• According to most analyses, The Catcher in the Rye is a bildungsroman, a novel about a young character’s growth into maturity. While it is appropriate to discuss the novel in such terms, Holden Caulfield is an unusual protagonist for a bildungsroman because his central goal is to resist the process of maturity itself.
the phoniness of the adult world
The Phoniness of the Adult World
  • “Phoniness,” which is probably the most famous phrase from The Catcher in the Rye, is one of Holden’s favorite concepts. It is his catch-all for describing the superficiality, hypocrisy, pretension, and shallowness that he encounters in the world around him.
  • Phoniness, for Holden, stands as an emblem of everything that’s wrong in the world around him and provides an excuse for him to withdraw into his cynical isolation.
motifs reoccurring theme
Motifs (reoccurring theme)
  • Loneliness
  • Relationships, Intimacy, and Sexuality
  • Lying and Deception
loneliness
Loneliness
  • Holden’s loneliness, a more concrete manifestation of his alienation problem, is a driving force throughout the book. Most of the novel describes his almost manic quest for companionship as he flits from one meaningless encounter to another.
relationships intimacy and sexuality
Relationships, Intimacy, and Sexuality
  • Relationships, intimacy, and sexuality are also recurring motifs relating to the larger theme of alienation. Both physical and emotional relationships offer Holden opportunity to break out of his isolated shell. They also represent what he fears most about the adult world: complexity, unpredictability, and potential for conflict and change.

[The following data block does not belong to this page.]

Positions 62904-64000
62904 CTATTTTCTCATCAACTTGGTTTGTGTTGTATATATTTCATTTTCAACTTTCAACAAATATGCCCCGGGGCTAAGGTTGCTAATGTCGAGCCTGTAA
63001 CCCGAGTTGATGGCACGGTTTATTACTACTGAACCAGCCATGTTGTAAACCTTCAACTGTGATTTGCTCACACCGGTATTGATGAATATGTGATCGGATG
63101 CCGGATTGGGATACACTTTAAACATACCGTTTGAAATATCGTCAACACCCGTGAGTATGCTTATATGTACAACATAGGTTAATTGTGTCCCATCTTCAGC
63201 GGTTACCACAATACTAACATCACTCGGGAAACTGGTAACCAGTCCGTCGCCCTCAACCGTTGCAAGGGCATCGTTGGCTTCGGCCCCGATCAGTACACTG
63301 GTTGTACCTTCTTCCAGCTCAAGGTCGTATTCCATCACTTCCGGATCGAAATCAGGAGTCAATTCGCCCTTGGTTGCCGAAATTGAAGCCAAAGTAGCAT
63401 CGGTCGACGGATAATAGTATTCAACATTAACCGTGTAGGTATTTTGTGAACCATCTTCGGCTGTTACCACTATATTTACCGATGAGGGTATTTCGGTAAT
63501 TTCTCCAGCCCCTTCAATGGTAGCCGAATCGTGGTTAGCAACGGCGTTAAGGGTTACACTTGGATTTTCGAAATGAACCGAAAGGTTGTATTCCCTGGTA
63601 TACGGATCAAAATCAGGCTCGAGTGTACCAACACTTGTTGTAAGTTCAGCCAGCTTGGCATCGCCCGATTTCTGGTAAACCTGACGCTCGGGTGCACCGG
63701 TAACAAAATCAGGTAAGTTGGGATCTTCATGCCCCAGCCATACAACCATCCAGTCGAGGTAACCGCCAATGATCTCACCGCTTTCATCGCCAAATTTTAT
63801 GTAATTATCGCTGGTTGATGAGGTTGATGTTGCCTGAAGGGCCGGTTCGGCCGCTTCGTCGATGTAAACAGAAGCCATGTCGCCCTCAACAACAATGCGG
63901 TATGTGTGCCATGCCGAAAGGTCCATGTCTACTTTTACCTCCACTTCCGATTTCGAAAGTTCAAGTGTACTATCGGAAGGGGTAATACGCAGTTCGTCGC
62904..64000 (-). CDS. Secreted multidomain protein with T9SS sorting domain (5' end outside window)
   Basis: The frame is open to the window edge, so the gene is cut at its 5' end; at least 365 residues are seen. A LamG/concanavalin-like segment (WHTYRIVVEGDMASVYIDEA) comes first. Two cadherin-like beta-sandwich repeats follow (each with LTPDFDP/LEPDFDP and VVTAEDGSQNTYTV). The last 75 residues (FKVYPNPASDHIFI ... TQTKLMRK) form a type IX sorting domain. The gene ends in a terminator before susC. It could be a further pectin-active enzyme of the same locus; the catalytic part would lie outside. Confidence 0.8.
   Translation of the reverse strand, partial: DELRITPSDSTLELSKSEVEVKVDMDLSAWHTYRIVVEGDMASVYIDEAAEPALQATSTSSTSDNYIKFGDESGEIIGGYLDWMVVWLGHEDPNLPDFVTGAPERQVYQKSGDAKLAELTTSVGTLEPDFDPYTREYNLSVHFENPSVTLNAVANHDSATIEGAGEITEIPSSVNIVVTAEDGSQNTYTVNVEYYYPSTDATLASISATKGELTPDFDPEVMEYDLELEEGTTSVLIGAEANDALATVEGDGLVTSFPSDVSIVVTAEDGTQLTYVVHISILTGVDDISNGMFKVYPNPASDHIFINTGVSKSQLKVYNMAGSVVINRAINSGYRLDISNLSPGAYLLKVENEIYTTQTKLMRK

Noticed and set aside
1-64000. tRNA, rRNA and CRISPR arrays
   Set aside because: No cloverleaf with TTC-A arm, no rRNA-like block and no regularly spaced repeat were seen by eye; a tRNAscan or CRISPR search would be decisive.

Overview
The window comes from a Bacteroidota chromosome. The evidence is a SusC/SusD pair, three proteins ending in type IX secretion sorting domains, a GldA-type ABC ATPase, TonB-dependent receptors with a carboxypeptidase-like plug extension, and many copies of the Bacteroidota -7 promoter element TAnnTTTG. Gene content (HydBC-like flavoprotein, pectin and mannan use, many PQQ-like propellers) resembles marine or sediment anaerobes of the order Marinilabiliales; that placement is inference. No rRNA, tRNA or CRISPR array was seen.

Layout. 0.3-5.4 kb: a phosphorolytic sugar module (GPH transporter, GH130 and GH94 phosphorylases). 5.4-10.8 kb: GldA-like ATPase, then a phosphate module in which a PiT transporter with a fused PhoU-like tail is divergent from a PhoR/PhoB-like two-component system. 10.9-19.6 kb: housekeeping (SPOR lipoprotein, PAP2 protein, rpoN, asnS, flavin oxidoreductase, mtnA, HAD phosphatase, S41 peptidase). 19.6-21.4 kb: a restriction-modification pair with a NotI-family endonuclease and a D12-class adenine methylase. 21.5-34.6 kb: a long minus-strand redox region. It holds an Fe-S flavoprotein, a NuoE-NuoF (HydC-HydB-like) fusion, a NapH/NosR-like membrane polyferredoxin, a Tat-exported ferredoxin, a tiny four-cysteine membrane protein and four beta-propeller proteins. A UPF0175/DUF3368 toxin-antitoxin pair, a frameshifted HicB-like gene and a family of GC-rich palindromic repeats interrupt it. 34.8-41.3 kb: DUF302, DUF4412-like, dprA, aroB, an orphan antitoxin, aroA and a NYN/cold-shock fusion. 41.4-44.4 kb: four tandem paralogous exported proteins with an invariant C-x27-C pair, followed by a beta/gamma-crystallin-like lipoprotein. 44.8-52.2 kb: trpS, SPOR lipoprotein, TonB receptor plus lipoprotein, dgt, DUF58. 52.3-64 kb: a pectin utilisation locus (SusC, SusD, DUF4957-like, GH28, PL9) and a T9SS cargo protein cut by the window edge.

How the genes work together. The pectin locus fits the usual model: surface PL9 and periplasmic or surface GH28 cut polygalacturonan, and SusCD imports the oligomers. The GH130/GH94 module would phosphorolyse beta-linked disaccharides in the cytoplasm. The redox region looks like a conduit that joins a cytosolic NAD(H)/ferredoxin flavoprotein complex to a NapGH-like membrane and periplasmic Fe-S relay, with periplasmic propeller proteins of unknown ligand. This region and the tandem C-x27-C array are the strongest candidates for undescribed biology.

lying and deception
Lying and Deception
  • Lying and deception are the most obvious and hurtful elements of the larger category of phoniness. Holden’s definition of phoniness relies mostly on a kind of self-deception: he seems to reserve the most scorn for people who think that they are something they are not or who refuse to acknowledge their own weaknesses. But lying to others is also a kind of phoniness. Of course, Holden himself is guilty of both these crimes. His random and repeated lying highlights his own self-deception
the author
The Author
  • Born in New York City on the first day of 1919, J.D. Salinger is the son of a Jewish father and a Christian mother. After brief periods of enrollment at both NYU and Columbia University, Salinger devoted himself entirely to writing, and by 1940 he had published several short stories in periodicals. Although his career as a writer was interrupted by World War II, after returning Salinger resumed a writing career primarily for The New Yorker magazine.
the author18
The Author
  • Salinger received major critical and popular recognition with The Catcher in the Rye (1951), the story of Holden Caulfield
  • Salinger followed The Catcher in the Rye with Nine Stories (1953), a selection of his best literary work, and Franny and Zooey in 1961
  • Since 1953, Salinger has resided in Cornish, New Hampshire, and claims that he continues to write.. Salinger refuses to give interviews. Personal information about him is limited.
references
References
  • www.sparknotes.com
  • www.gradesavior.com
  • Salinger,J.D, Catcher in the Rye. United States, 1951.
activities
Activities
  • Catcher and the 1950’s
  • Salinger Webquest